HONG KONG (Reuters) - Air pollution levels in Hong Kong were the worst ever last year, the South China Morning Post reported on Monday, a finding that may further undermine the city’s role as an Asian financial centre as business executives relocate because of health concerns.
Worsening air quality in Hong Kong caused by vehicle emissions and industrial pollution from the neighboring Pearl River Delta is already forcing many in the financial community to move to Singapore.
Readings at three roadside monitoring stations in Hong Kong’s Central, Causeway Bay and Mong Kok commercial districts showed that pollution levels were above the 100 mark more than 20 percent of the time, the newspaper said, citing the city’s Environmental Protection Department.
This was 10 times worse than in 2005, when very high readings were recorded only 2 percent of the time, it said.
The station in Central business district, home to the Asia headquarters of global banks such as HSBC Holdings Plc and Goldman Sachs Group Inc, showed the worst figures, with excessive readings a quarter of the time, the report said.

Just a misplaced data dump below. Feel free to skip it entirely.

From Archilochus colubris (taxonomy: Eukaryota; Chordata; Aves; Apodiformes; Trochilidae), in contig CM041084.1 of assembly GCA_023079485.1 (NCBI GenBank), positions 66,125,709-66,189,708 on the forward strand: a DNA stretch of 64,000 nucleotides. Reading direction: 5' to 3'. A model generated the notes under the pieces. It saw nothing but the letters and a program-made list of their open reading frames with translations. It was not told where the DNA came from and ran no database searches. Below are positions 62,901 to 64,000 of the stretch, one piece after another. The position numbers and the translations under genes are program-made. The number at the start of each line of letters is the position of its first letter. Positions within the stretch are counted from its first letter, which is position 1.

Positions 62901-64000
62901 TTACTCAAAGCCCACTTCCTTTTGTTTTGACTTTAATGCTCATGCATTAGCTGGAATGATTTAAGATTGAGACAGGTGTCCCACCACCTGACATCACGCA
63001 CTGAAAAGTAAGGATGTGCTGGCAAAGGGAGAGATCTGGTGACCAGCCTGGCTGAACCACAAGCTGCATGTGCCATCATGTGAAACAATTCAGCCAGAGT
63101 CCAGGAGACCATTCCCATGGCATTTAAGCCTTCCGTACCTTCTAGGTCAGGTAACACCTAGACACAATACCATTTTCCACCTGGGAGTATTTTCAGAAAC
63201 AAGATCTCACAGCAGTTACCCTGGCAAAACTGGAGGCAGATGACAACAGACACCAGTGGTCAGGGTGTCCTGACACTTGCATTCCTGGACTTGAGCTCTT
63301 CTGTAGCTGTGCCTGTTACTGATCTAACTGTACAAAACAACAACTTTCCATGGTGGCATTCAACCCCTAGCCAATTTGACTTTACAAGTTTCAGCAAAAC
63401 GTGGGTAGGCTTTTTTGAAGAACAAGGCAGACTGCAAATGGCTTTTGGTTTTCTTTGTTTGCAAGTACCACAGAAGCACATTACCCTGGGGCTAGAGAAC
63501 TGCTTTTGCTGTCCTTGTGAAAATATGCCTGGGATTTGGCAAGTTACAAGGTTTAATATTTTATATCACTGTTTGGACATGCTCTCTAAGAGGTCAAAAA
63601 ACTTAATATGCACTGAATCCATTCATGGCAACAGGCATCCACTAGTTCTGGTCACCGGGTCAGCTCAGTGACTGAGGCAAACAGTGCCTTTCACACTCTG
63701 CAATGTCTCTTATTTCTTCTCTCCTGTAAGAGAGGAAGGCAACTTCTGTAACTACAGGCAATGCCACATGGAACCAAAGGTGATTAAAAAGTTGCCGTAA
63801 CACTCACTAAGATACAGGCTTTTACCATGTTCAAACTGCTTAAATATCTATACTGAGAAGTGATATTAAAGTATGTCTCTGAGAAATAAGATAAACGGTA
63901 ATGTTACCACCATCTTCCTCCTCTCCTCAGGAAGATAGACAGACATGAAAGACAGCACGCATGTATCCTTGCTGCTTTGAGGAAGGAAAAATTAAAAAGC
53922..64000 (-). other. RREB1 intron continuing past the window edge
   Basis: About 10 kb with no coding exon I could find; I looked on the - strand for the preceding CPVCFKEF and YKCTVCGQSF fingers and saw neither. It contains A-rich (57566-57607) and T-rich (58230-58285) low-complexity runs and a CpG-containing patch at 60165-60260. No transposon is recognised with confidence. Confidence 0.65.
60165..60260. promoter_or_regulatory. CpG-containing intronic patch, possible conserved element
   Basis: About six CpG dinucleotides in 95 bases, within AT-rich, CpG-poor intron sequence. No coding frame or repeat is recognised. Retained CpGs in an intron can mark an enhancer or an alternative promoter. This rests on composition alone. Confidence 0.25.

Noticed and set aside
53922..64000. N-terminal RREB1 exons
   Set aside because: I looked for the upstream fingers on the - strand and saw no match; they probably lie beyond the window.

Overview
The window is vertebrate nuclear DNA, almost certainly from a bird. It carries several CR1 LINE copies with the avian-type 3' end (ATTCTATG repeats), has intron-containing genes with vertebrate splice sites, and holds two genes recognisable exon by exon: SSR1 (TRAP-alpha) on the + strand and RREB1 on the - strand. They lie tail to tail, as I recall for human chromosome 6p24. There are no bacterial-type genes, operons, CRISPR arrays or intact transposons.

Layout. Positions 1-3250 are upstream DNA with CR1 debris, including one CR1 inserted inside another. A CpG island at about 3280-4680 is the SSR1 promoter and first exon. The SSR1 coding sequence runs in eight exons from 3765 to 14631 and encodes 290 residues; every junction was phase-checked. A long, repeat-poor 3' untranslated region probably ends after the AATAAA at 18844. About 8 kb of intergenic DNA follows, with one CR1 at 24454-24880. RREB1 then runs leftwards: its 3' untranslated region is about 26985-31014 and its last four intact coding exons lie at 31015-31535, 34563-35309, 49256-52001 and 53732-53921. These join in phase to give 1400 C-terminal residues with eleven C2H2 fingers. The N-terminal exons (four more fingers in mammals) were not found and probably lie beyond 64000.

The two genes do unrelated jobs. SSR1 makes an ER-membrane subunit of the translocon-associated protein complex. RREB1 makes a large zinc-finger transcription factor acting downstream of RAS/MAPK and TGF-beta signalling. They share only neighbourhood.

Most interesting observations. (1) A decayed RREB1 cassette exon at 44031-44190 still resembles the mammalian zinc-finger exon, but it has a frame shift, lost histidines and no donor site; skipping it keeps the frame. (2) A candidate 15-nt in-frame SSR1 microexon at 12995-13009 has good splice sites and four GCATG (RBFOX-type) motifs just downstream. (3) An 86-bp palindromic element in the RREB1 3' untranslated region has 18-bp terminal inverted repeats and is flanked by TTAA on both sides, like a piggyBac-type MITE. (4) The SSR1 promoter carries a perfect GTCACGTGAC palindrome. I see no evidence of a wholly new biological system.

Hourly readings are taken at the roadside stations throughout the year on major pollutants such as respirable suspended particles and nitrogen oxides. A reading above 100 means at least one pollutant fails air quality objectives.
Environmentalists renewed their calls for the immediate introduction of new air quality objectives, claiming that the government had deliberately delayed their introduction to ease the way for major infrastructure projects, the newspaper said.
The department blamed the figures on unfavourable weather conditions, worsening background pollution and the number of ageing vehicles on streets.
The newspaper quoted the government as saying a number of measures were being considered to help improve air quality, and new air quality objectives would be discussed by Hong Kong’s legislature soon.
Reporting by Charlie Zhu; Editing by Sanjeev Miglani and Chris Lewis